Tuesday, March 15, 2016

Going Big: Getting 1200 Teachers to Implement the Next Generation Science Standards

As I discussed earlier, my school system has 114 elementary schools.  That equates to roughly 400 teachers per grade level. That means in August, I have 1200 teachers who will begin teaching the NGSS for the first time.  How will I meet the professional development needs of the equivalent of an army regiment?

Let's start with the traditional face to face option.  On August 17th, I will hold a half day professional learning experience for all 1200.  There will be five centers, one in each geographic area.   At each center, a classroom teacher who piloted the curriculum this year will lead a professional development focused on practical implementation strategies they used during the year.  A session which will give them an opportunity to gain some hands-on experience from the perspective of a student.  This session will be preceded by a video based professional development which digs into the inner workings of the curriculum guides.

On top of that, my staff and I have been going into classrooms all year video recording the aforementioned pilot teachers implementing the lessons. These videos are embedded in the associated lessons as "need it right now" professional development.  We don't have them all, but many of them.

Lastly, is the curriculum itself.  Each guide and lesson is an opportunity to improve the pedagogical and content knowledge of teachers.  One thing I've learned this year as a result of writing curriculum and watching it being taught, is that the NGSS are confusing for the uninitiated.  Teachers need to understand the performance expectations in order to understand why they are teaching the curriculum we wrote.   As Steven Pruitt said in his top ten list , simply reading the NGSS does not mean you understand them.

To overcome this, my district has invested time in helping us understand the concepts of Learning Goals and Success Criteria.   I discussed Success Criteria in an earlier post.  Those are the much lauded "I can" statements.  As I've worked on understanding these in the context of the NGSS, I made a pretty significant upgrade to my lesson plan structure.

The table below is the outcome of several design iterations.  It starts with an engaging essential question followed by the PE.  The color coded section is an hommage to the NGSS.  On the left, are the learning goals.  This section comes directly from the three components of the PE.  These are what students are expected to understand.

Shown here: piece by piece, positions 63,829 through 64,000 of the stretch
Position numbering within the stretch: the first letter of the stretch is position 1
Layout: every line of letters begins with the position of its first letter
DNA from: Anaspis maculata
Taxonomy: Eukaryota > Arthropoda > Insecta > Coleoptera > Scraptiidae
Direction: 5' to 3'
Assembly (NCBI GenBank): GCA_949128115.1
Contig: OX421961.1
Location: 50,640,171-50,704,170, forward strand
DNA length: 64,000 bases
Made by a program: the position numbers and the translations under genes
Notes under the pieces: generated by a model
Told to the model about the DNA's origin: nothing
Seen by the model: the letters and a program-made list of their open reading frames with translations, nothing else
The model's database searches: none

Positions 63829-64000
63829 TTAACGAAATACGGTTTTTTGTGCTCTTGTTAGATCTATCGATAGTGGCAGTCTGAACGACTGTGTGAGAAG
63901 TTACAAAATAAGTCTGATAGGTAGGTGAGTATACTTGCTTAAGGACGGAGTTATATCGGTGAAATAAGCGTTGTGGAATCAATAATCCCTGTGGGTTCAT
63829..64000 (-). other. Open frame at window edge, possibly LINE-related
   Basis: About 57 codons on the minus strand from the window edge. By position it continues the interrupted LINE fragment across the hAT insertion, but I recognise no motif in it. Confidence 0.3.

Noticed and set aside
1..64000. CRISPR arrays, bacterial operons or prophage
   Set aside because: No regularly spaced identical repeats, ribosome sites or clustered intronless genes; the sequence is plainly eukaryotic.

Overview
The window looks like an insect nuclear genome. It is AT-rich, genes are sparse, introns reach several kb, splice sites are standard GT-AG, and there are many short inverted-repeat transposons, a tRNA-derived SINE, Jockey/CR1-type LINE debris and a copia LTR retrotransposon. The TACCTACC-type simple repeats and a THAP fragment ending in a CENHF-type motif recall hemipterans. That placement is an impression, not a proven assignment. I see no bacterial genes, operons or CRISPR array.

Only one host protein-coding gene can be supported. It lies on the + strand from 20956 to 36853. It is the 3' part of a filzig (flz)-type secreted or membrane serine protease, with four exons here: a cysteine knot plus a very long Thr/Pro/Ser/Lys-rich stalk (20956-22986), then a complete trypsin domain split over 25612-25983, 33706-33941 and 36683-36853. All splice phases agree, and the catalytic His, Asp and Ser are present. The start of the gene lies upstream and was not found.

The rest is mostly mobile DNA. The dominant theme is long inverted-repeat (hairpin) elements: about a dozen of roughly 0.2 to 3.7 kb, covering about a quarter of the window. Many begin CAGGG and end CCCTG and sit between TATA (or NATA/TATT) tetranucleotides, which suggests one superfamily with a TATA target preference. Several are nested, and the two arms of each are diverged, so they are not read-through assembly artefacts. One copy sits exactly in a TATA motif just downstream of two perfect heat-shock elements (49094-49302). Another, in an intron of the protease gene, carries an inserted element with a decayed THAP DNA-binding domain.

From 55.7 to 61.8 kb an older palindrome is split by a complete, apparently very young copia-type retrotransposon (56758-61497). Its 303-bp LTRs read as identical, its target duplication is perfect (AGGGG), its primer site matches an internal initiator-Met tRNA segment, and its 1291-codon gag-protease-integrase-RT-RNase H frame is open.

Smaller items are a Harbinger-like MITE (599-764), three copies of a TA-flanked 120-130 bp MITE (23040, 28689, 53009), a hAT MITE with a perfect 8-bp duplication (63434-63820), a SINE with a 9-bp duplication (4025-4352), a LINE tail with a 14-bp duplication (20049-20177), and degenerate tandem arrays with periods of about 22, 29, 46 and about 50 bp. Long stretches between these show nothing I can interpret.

This word "understand" is a difficult one.  How do we know students understand something?  This is where the Success Criteria come in.  These are directly from the evidence statements.  While these are three dimensional, they tend to learn toward one of the PE components more than another.

Below the colored section is the student friendly version.  The Success Criteria are the non-negotiables. The Success Criteria (aka "I can" statements) are a starting place.  They are specifically what students will do to demonstrate they understand the Success Criteria.  These are negotiable.  A teacher may decide that the lesson we wrote will not meet the needs of their student.  They can develop their own "I can" statements based on the needs of their students.

The example below comes from the grade 5 Earth Systems topic page.   As always,  I look forward to your comments and questions.    

Essential Question:  How is water distributed around the world?
Standard:  5-ESS2-2. Describe and graph the amounts and percentages of water and fresh water in various reservoirs to provide evidence about the distribution of water on Earth.
Learning Goals(s): (based on the components of the performance expectation)
Students will know and be able to:
Success Criteria: (based on the evidence statements)
Students can:
  • Describe and graph quantities such as area and volume to address scientific questions.
  • Students graph the given data (using standard units) about the amount of salt water and the amount of fresh water in each of the following reservoirs, as well as in all the reservoirs combined, to address a scientific question
  • Nearly all of Earth’s available water is in the ocean. Most fresh water is in glaciers or underground; only a tiny fraction is in streams, lakes, wetlands, and the atmosphere.
  • Students use the graphs of the relative amounts of total salt water and total fresh water in each of the reservoirs to describe that:
    • The majority of water on Earth is found in the oceans.
    • Most of the Earth’s fresh water is stored in glaciers or underground.
    • A small fraction of fresh water is found in lakes, rivers, wetlands, and the atmosphere.
  • Standard units are used to measure and describe physical quantities such as weight and volume.
  • Measure quantities of water using metric units. 
Student Friendly Learning Goal(s):
I understand:
Student Friendly Success Criteria:
I can:
  • the amount of water found in oceans, lakes, rivers, glaciers, groundwater and ice caps can be represented.
  • create a graph showing the relative percentages of each source of water on Earth.
  • most of the water on Earth is in the oceans
  • freshwater is distributed unequally across the Earth
  • explain where freshwater can and cannot be found on Earth in relation to where people live. 
  • liquids are measured in volume using liters as its unit.   
  • measure quantities of water to represent each source of water on Earth if all water equaled 1000 ml.